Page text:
Thursday, August 12, 2010

What Constitutes a Family?

I've been scouring the internet for blogs lately. Thank God for StumbleUpon.com. I've found so many fabulous blogs out there. However, so many of them are focused on, well, mommy-hood. Now, I am not totally dissing mommies. Obviously being a mother is one of the most sacred things a woman can do (if you do it right. Octomom, I'm looking at you, yeah, you.)

However, I haven't seen too many blogs out there about families that don't have children. Families, like mine, that consist of a loving relationship between two people. I've been wondering why that is. I've seen blog badges that purport "I belong to Mommy Blogs!" or "I'm a Blogging Mommy!" Awesome! I'm glad you have your community. Maybe us bloggers without children don't need badges to show who we are; however I think it's important to recognize that "family" is not always a mom, a dad, and two kids. I'm tired of that stereotype: a man and a woman who are married and have children seem to be what a huge chunk of society considers a real family.

Apparently, Wikipedia (or whomever wrote the entry) defines a family as thus: In human context, a family (from Latin: familiare) is an exclusive group of people who share a close relationship —a unit typically (or "traditionally") composed of a mated couple and their dependent children in co-residence. If this is the case, my husband and I don't constitute as a family. Neither do my gay partnered friends who don't have children, or those who do have children. Actually, it seems, from this Wikipedia entry, anyone without the traditional dependent children in co-residence is not a family.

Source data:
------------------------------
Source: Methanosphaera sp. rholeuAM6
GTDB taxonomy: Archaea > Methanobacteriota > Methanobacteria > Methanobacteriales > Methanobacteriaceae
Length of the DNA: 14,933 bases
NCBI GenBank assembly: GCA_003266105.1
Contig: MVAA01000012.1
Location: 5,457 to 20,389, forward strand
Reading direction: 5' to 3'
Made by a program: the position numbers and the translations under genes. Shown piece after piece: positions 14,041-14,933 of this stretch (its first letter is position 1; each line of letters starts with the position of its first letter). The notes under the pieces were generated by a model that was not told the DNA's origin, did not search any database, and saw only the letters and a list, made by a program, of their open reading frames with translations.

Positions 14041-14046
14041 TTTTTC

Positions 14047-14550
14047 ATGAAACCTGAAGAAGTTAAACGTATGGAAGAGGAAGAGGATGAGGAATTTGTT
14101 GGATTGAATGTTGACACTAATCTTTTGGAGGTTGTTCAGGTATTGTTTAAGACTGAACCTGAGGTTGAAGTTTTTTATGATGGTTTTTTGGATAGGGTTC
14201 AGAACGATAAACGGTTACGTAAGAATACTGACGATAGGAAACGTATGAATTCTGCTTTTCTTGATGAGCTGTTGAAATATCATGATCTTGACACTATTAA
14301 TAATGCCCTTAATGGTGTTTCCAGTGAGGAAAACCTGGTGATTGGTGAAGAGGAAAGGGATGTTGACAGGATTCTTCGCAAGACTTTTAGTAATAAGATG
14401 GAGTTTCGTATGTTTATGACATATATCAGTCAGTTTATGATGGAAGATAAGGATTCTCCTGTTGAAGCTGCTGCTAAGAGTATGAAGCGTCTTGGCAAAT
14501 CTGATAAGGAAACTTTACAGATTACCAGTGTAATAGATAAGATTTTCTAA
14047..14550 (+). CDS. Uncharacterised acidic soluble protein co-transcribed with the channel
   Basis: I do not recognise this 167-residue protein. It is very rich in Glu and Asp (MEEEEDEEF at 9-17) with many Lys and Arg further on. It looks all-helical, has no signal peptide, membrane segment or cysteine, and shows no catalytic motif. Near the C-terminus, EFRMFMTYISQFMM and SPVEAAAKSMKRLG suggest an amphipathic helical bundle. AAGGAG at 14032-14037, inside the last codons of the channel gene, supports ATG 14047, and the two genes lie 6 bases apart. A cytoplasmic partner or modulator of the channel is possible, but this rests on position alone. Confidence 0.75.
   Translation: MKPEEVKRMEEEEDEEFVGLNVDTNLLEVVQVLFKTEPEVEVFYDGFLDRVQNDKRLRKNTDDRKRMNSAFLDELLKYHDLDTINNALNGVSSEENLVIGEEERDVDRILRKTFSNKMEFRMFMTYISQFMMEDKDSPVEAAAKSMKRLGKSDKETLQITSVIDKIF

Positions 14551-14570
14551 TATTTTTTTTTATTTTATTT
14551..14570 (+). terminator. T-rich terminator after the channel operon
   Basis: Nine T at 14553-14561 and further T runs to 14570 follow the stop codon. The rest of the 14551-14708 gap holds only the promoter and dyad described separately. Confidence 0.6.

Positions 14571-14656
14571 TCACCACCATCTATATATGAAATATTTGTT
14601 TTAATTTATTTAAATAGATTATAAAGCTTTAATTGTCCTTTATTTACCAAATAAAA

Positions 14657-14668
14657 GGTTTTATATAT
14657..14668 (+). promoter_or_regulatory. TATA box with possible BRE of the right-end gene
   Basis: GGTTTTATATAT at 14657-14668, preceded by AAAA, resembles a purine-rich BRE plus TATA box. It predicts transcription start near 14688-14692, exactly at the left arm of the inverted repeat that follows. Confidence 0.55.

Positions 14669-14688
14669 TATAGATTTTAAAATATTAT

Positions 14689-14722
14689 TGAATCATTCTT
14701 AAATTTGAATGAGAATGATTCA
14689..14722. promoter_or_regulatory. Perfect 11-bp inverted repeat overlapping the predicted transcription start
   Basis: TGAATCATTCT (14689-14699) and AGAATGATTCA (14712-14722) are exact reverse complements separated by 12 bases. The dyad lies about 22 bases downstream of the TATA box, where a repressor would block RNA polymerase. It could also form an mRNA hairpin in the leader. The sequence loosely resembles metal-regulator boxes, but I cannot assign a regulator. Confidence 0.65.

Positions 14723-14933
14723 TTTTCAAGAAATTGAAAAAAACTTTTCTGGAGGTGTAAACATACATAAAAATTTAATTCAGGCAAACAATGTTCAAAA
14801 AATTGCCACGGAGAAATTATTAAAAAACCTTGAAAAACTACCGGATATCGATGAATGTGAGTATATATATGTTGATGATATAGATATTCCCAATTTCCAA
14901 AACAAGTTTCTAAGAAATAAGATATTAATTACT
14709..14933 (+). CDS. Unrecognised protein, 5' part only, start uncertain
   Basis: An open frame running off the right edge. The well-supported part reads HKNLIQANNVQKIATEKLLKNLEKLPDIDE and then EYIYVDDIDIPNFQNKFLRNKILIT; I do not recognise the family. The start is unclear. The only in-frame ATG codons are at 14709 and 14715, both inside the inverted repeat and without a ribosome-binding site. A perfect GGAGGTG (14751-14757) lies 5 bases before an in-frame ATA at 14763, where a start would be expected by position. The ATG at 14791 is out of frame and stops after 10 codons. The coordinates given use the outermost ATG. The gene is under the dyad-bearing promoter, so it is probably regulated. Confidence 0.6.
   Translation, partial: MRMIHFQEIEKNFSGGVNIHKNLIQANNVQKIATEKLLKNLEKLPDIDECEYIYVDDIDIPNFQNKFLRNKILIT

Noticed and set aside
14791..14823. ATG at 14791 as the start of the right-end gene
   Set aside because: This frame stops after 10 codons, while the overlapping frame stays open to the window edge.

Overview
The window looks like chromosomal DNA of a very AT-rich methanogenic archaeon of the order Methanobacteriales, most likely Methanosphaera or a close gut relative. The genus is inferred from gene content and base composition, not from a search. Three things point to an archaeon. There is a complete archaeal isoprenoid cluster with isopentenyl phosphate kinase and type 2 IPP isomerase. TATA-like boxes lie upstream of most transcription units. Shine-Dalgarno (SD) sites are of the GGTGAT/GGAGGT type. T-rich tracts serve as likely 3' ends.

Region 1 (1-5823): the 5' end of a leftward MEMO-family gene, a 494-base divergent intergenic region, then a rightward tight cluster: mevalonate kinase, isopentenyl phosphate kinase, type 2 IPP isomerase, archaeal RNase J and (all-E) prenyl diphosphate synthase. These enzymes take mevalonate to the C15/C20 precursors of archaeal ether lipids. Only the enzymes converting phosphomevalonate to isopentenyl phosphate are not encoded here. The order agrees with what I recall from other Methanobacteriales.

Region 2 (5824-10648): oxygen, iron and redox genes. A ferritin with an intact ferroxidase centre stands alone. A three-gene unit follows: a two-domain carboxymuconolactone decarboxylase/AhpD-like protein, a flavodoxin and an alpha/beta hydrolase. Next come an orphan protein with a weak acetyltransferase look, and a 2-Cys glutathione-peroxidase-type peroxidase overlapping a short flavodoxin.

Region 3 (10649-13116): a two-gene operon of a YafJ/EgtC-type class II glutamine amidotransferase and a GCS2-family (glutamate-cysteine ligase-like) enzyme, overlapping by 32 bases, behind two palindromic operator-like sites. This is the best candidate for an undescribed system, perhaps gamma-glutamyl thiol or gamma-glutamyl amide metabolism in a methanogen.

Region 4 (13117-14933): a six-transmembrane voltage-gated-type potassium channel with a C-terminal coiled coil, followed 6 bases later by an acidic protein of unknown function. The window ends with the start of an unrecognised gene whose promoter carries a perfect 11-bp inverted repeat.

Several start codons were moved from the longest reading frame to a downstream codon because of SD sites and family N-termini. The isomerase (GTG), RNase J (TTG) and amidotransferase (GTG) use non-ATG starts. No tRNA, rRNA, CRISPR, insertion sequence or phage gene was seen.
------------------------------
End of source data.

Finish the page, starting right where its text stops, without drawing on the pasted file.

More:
When Sir Grump and I were first married I heard this phrase over and over again: When are you going to start a family? I honestly thought I already had! I mean, I got married right? Isn't that starting a family? Aren't we to be considered a family because we're married and living together? The people in that picture, at the time, were closer to me than my own family.

But apparently, to some people this doesn't actually mean we are a family. We're just, well, honestly, those people asking when I was going to start family never defined for me what Sir Grump and I were and are. So we've subconsciously made a point of defining what a family is to us.

We've made our version of family over the years, even before we were married, we created our own family. Our theater department at Troy University was a group of tightly knit student and professors and sometimes, yeah, we lived in co-residence. We didn't have kids, but we were there for each other. (This is us at an informal semi-reunion back in 2002, I think.) Sir Grump (there on the far left) lived the smiling guy in the middle. I lived with the chick in the hat. The girl with the glasses dated the smirking guy on the right. At some point I think we all lived with Super Smiley (guy in the middle) because of a hurricane. I still keep in touch with all of them, except for Super Smiley.



At one church I attended, the pastor asked me the dreaded question, when were Sir Grump and I going to start a family. He told me about how he had to "pray" his wife into wanting to have children. She originally didn't want any. I was so shocked to hear such a thing.

Funny enough at another church is where Sir Grump and I met another awesome couple whom we became fast friends with, mostly due to the fact that they had a truck and we didn't and we liked to move to a new apartment every year. Regardless, we stay in touch and when she's in town for work, we always make sure to spend time together. We're able to pick up from wherever we left off and always have an enjoyable time together. Isn't this what family should be?



We've since created more relationships with other friends that don't mind that Sir Grump is competitive at board games or that I am quite flakey. These are people that I love and adore. People who I trust my home and feline kids with when we travel. People I care about and know that they care about me.